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Set back at VACC

Updated: Mar 17, 2023

The long-awaited building enters a new phase of construction.

By Griffin O’Rourke, Staff Writer

Pinner Construction employees meet in the main hallway of the Valley Academic and Cultural Center at Los Angeles Valley College on March 14, 2023. (Griffin O'Rourke | Valley Star)

The doors of the VACC building may remain closed to students for another year while Pinner Construction edges towards the July completion date.

Litigation and construction woes have long delayed the art facility for over five years. With the projected completion date around the corner, new complications arise. Pinner will finish the construction of the center, but descoping of certain items and features, meaning replaced or reduced in design, will be handled by a different company hired by the district. Two thousand interior sound-dampening panels in most of the building’s rooms will need to be removed, reinforced and reinstalled. Some stairways and ramps are too narrow and will have to be remade.

“I was told that they will have someone else come in after we complete [the building] and leave,” said Pinner Construction Vice-President Robert Boyington. “We built it per plan and per specs, what they did is came in and made changes.”

These revisions could take upwards of a year. Boyington does not think the VACC will be approved for occupation while the final construction measures take place due to safety concerns.

The LACCD and BuildLACCD have declined to comment on the VACC due to active litigation with the General Contractor, Pinner.

Pinner is still dealing with problems of the design changes, some of which are compounded by poor weather. The Trespa paneling on the exterior of the complex is still being replaced, though progress has been impeded by the rain. Approval for the redesigned support beams in the VACC’s roof have been pending approval from the Division of State Architects for two years. The air duct system exceeded the length of the original schematics, making a redesign necessary for the beams.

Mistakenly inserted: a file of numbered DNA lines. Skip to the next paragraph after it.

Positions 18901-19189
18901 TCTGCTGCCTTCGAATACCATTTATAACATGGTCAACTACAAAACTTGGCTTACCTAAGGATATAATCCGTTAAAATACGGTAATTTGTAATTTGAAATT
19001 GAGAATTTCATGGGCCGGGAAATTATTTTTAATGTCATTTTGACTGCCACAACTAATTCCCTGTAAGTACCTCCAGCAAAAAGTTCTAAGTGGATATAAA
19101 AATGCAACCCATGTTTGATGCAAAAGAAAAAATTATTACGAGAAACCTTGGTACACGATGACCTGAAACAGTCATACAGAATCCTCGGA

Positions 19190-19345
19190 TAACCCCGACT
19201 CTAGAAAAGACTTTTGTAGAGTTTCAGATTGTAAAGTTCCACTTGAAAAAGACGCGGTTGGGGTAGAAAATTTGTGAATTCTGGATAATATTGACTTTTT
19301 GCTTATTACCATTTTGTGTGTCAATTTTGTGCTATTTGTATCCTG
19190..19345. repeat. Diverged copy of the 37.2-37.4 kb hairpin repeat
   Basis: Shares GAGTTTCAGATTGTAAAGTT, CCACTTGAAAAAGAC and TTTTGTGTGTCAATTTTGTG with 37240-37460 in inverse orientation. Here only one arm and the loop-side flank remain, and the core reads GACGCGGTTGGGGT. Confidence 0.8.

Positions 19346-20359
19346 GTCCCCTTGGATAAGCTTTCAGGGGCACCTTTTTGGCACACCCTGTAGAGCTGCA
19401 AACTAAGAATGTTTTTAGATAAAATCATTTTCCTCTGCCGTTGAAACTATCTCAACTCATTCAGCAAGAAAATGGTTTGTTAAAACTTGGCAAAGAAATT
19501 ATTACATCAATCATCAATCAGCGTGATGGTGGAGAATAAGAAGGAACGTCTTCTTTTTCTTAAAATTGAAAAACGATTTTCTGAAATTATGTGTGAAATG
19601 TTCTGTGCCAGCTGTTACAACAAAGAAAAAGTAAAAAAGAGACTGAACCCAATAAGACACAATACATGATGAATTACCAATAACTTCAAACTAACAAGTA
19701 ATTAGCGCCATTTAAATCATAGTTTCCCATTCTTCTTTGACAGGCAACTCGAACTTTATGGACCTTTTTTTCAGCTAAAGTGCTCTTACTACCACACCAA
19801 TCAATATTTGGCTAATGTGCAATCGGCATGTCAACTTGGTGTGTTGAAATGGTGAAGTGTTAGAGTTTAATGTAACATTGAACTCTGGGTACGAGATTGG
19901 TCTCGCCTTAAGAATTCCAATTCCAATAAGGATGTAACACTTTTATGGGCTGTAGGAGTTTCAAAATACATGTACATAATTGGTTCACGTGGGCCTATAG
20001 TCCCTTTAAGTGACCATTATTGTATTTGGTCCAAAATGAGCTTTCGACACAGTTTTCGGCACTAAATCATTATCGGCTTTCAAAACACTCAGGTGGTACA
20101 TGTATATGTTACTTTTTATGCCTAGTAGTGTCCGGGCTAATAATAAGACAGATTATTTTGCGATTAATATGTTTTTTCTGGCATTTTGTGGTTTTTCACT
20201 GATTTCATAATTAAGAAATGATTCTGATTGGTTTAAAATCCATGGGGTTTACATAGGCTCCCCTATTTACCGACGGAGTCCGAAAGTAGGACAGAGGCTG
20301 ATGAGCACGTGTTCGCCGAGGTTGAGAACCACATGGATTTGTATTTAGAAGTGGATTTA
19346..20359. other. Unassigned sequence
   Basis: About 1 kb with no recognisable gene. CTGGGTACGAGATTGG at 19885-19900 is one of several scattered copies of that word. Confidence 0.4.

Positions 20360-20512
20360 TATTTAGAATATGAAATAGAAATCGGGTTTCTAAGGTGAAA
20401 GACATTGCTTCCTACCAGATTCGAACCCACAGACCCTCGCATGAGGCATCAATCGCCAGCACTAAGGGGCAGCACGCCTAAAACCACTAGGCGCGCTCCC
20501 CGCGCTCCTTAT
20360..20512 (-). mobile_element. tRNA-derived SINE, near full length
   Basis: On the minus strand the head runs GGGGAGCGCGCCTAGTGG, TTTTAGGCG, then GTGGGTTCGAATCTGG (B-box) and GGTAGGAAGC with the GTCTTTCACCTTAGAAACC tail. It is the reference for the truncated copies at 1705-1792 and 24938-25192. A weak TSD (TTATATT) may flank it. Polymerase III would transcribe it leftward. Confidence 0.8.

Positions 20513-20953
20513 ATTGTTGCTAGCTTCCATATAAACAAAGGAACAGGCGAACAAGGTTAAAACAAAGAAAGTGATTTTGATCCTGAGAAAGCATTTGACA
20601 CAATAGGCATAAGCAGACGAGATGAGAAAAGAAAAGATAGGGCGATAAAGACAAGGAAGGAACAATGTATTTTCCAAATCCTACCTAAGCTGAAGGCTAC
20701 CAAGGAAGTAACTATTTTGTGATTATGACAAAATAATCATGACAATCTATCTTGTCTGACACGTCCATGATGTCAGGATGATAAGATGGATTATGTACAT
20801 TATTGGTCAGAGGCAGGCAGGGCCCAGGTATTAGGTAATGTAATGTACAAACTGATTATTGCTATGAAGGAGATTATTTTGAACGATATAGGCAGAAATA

“We’ve worked on more complex, more expensive projects before. But this has been the most difficult by far,” said Pinner’s Chief Administrative Officer Newt Kellam.

Theater arts and media arts will eventually move into the $92 million building. At their disposal will be four new theaters, a greenscreen room, a newsroom, a radio station, classrooms and an outside amphitheater. The theater department temporarily moved into Campus Center after their Horseshoe theater was demolished last spring. The aging Campus Center flooded at the beginning of the month, displacing the theater program again.

(L-R) Pinner's Chief Administrative Officer Newt Kellam and Pinner's Senior Paralegal Nicole Orsi stand in front of a pulley system in the backstage of the Valley Academic and Cultural Center's mainstage theater at Valley College on March 14. The system of cables are attached to 32 pound weights which can raise and lower a rig above the theatre's stage. (Griffin O'Rourke | Valley Star)

Pinner’s legal battle with the LACCD could last over a year after they leave the project site. The district is still reviewing Pinner’s multiple claims for damages, which amounts to $26 million. The claims were submitted last September. Once the reviews of the claims are finished, mandatory meetings between the district and the construction company will convene. Mediation and arbitration will follow soon after.

In August, the company filed a lawsuit with the Los Angeles County Superior Court. Pinner alleged that the district defrauded $20 million from taxpayers and caused the company to lose $24.8 million. The district filed an anti-slapp motion, citing an intent to intimidate, because Pinner publicly named district officials on the project. The court overruled the motion, allowing the Pinner legal team to proceed. A hearing on the lawsuit will take place in June.


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